Bello raised the issue after the Georgia Supreme Court ruled Columbus, Ga., was entitled to room tax revenue based on the amount paid by the room’s occupant. The ruling was contrary to five federal court rulings that said because online travel agencies are not innkeepers and serve as an intermediary between the hotel and the customer they are not subject to a higher rate.
Expedia.com, Travelocity.com and Orbitz.com have since dropped listings for hotels in Columbus, steering customers instead to nearby Phenix City, Ala.
But Bello is betting that the online travel companies wouldn’t banish Las Vegas from their sites because it’s so popular with customers. Orbitz.com recently listed Las Vegas as the top-booked holiday destination for the Fourth of July. They wouldn’t really remove every Nevada resort from their lists would they?
Beth Herrington, a lawyer for Orbitz on occupancy tax issues, said most tax ordinances “were written in the Flintstones era, but are being applied in the Jetsons era.”
She says they clearly say that the innkeepers are the ones that pay the tax, not the travel agencies. Since the resorts pay the tax at the rate negotiated by the agency, Orbitz thinks there is no question that the agencies aren’t even a part of the equation.
Bowling takes an adversarial position to Bello, saying MGM Mirage has worked with the online companies as partners that have invested millions of dollars in technology to market Las Vegas and make money for themselves as well as the resort partners and, through the room tax, the state.
Bowling also questions whether the Tourism Commission, which markets Nevada to tourists and manages a grant program to help rural tourism attractions market their destinations, should even be a part of the taxation debate.
But Bello’s raising of the issue is important. Maybe if state lawmakers pay attention to it, they wouldn’t even consider what the commission thinks and they would work to amend the room tax law to make online travel agencies a part of the equation.
Considering the resources the online travel industry has, it would be a tough fight with high stakes, especially if the online travel agencies take Las Vegas resorts off their menus as they did in Columbus.
Michelin, the French tire company that publishes a number of city guides highlighting restaurants and hotels, announced it is temporarily suspending publication of its guides for Los Angeles and Las Vegas.
The company told the Los Angeles Times that the suspension is temporary and economically motivated.
The company has shifted its interest to Asia and is doing guides on Kyoto and Osaka, Japan after recently debuting Tokyo, Hong Kong and Macau.
There are no plans for a 2010 Las Vegas edition, and the company said the jury is still out for 2011.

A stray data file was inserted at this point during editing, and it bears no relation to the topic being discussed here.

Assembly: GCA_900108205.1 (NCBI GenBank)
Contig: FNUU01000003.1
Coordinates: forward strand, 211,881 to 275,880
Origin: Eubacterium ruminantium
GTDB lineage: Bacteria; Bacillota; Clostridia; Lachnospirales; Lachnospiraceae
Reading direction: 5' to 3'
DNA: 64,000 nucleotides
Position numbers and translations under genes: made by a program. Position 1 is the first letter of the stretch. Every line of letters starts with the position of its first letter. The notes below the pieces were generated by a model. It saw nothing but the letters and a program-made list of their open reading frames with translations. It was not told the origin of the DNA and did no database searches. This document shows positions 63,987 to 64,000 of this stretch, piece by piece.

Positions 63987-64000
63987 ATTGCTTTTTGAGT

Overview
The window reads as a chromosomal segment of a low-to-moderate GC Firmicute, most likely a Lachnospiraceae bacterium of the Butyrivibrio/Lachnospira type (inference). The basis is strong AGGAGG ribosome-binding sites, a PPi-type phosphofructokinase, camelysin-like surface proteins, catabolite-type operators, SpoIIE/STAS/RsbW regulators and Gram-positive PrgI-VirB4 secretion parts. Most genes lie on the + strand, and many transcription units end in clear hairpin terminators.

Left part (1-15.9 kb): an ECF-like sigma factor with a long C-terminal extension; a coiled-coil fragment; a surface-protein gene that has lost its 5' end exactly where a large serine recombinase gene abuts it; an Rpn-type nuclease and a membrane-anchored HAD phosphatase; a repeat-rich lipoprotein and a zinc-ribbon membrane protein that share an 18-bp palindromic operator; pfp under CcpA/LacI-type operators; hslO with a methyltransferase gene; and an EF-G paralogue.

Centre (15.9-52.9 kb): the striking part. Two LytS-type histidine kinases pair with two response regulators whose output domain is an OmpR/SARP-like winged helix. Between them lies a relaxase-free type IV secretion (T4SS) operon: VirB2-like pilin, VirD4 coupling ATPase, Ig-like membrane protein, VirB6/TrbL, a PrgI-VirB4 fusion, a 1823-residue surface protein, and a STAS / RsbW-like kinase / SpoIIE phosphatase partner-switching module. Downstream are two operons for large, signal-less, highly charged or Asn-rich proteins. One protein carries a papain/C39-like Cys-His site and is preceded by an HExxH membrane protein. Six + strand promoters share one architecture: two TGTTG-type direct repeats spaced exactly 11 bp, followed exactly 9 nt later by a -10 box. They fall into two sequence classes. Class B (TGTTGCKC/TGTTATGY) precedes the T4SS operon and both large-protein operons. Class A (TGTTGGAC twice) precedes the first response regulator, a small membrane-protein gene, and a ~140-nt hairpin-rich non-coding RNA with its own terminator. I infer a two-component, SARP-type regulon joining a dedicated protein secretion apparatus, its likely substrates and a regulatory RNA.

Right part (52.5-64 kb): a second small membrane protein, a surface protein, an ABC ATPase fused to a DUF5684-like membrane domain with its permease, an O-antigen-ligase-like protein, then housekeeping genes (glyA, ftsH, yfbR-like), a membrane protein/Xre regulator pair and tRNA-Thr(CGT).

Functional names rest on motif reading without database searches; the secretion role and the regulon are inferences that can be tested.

Just when you thought the fees airlines are charging couldn’t get any worse, along comes United Airlines with a plan to force travel agents who book tickets with customer credit cards to pay the processing fees associated with the transaction.
United officials told Bloomberg News that starting July 20 travel agents would be forced to absorb the costs of tickets purchased with Visa, Mastercard, American Express and other credit cards. Fees typically amount to 2 percent of the transaction.
The airline said that paying the processing fees itself cost United “several hundred million dollars” a year.
Korean Air is saying that 99.86 percent of its flights left on time in 2008, an extraordinary rate if true. That’s up from 99.83 percent in 2007.
The airline, which offers three nonstop trips a week between Las Vegas and Seoul, said it has received reports from Boeing and Airbus, the manufacturers that built most of Korean Air’s fleet, that it had the best on-time performance of any global air carrier.
The airline said it has received on-time reports from the two manufacturers since 2005, and the reports include airlines with 5,000 or more flights a year. On-time performance is calculated by dividing the total number of flights departing within 15 minutes of the scheduled departure time by the total number of actual flights.
Korean Air uses a Boeing 777 jet on its Las Vegas flights, one of the models that ranked first among the global carriers for on-time performance.
Richard N. Velotta covers tourism, technology and small business for In Business Las Vegas and its sister publication, the Las Vegas Sun. He can be reached at 259-4061 or at firstname.lastname@example.org.